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1. 2 Measurement, Ranking and Rating Scales An Over View Tahir Mahmood Lecturer Department of Statistics University of Sargodha.

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Presentation on theme: "1. 2 Measurement, Ranking and Rating Scales An Over View Tahir Mahmood Lecturer Department of Statistics University of Sargodha."— Presentation transcript:

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2 2 Measurement, Ranking and Rating Scales An Over View Tahir Mahmood Lecturer Department of Statistics University of Sargodha

3 Scale : Measurement Scale  Nominal scale  Ordinal scale  Interval scale  Ratio scale Rating Scales  Dichromous scale (yes, no)  Category scale  Likert scale(1,2, )  Numerical scale  Semantic differential scale  Itemized rating scale  Fixed or constant sum rating scale  Stapel scale  Graphic rating scale  Consensus scale  Other scales (multidimensional scale)  Paired comparison  Forced choice  Comparative scales Ranking scales ClickClick` Click P.S.M Click O.K

4 4 Definitions Dichotomous scale; The dichotomous scale is used to elicit a yes or no answer, as in the example Below. Note that a nominal scale is used to elicit the response. Example; do you own a car? YesNo Category scale; The category scale uses multiple items to elicit a single response as per the example. This also uses the nominal scale. Example; where in northern California do you reside? North Bay, south Bay, East Bay, Peninsula, Other Likert scale; The Likert scale is designed to examine how strongly subjects agree or disagree with statement on a 5-point scale with the following anchors: Strongly disagreeDisagree Neither Agree or Nor Disagree AgreeStrongly Agree This is also an interval scale and differences in the response between any two points on the scale remain the same Click

5 5 Semantic Differential Scale; Several bipolar attributes are identified at extremes of the scale and respondents are asked to indicate their attitude, on what may be called a semantic scale. This is treated as interval scale. Example; Responsive Unresponsive Beautiful Ugly Numerical scale; The numerical is similar to the semantic scale, with the difference that numbers on a 5-point or 7-points scale are provided. This is also an interval scale. Example; How please are you with your new real estate agent? extremely pleased extremely displeased Itemized rating scale; A 5-point or 7-point scale with anchors, as needed, is provided for each item and the respondent states the appropriates number on the side of each item, as per the examples that follow. The response to the items are then summated. This use an interval scale. Click Example; Very unlikely unlikely Neither likely or Nor unlikely likely very likely 13254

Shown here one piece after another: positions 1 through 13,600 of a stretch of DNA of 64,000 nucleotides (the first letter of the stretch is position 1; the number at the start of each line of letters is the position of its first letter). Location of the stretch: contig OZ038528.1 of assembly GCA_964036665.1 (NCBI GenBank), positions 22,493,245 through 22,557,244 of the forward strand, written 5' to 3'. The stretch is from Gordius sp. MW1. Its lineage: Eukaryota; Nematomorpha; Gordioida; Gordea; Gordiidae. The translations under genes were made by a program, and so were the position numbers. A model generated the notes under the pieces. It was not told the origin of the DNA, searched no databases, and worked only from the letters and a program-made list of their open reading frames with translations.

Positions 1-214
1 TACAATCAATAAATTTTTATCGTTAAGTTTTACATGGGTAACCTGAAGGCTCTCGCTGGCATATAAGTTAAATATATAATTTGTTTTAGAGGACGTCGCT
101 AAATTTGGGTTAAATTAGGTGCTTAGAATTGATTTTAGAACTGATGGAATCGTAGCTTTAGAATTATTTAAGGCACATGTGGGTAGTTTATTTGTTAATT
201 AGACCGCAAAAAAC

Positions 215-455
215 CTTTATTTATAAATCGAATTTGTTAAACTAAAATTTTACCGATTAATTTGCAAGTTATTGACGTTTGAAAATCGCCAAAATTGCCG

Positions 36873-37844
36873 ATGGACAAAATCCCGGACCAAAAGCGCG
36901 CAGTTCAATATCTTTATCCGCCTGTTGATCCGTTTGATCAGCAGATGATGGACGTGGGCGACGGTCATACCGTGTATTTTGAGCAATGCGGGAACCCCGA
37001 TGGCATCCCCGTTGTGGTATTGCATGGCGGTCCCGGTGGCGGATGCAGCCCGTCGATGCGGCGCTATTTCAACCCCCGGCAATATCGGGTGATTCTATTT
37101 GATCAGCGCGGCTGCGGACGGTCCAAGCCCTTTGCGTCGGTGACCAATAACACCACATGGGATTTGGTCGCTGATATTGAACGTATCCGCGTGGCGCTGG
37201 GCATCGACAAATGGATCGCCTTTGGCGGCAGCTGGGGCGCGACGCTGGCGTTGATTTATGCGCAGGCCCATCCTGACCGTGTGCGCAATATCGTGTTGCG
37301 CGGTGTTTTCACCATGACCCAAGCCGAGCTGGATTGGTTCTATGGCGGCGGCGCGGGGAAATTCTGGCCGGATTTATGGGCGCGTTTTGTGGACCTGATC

6 6 Fixed or constant sum scale; the respondent are here asked to distribute a given no. Of points across various items as per the example below. This is more in the nature of Ordinal scale. Example; in choosing a toilet soap, indicate the importance you attach to each of the aspects by allotting points for each to total 100 in all. Stapel scale; this scale simultaneously measures both direction and intensity of the attitude toward the items under study. the characteristic of interest to the study is placed at the center and a numerical scale, say, from +3 to -3, on either side of the item. Since this does not has an absolute zero point, this an interval scale. Click

7 7 Graphic Rating Scale; a graphical representation helps the respondent to indicate on this scale their answers to a particular question by placing a mark at the appropriate point on the line as in the following example. This is an ordinal scale, though the following example might appear to make it look like an interval scale Example; on a scale of 1 to 10 how would you rate your supervisor? Excellent all right very bad Consensus scale; are also developed by consensus, where a panel of judges select certain items, which in its view measure the relevant concept. Other scales; there are also some advanced scaling methods such as multidimensional Scaling, where objects, people, or both, are visually scaled, and a conjoint analysis is performed. Click

8 8 2-Question in a paper is: i.True ii.False 1- An electronic switch is: i. On ii. Off 3- A specific product is: i.Good ii.Defective Click Examples:

9 9 Click Examples: 1- Intermediate education: i. F.A ii. ICS iii. FSc 2- Tea brand : i. Lipton ii. Supreme iii. Tpal 3- Mobile :i.Nokia ii. Sumsung iii. Q Moble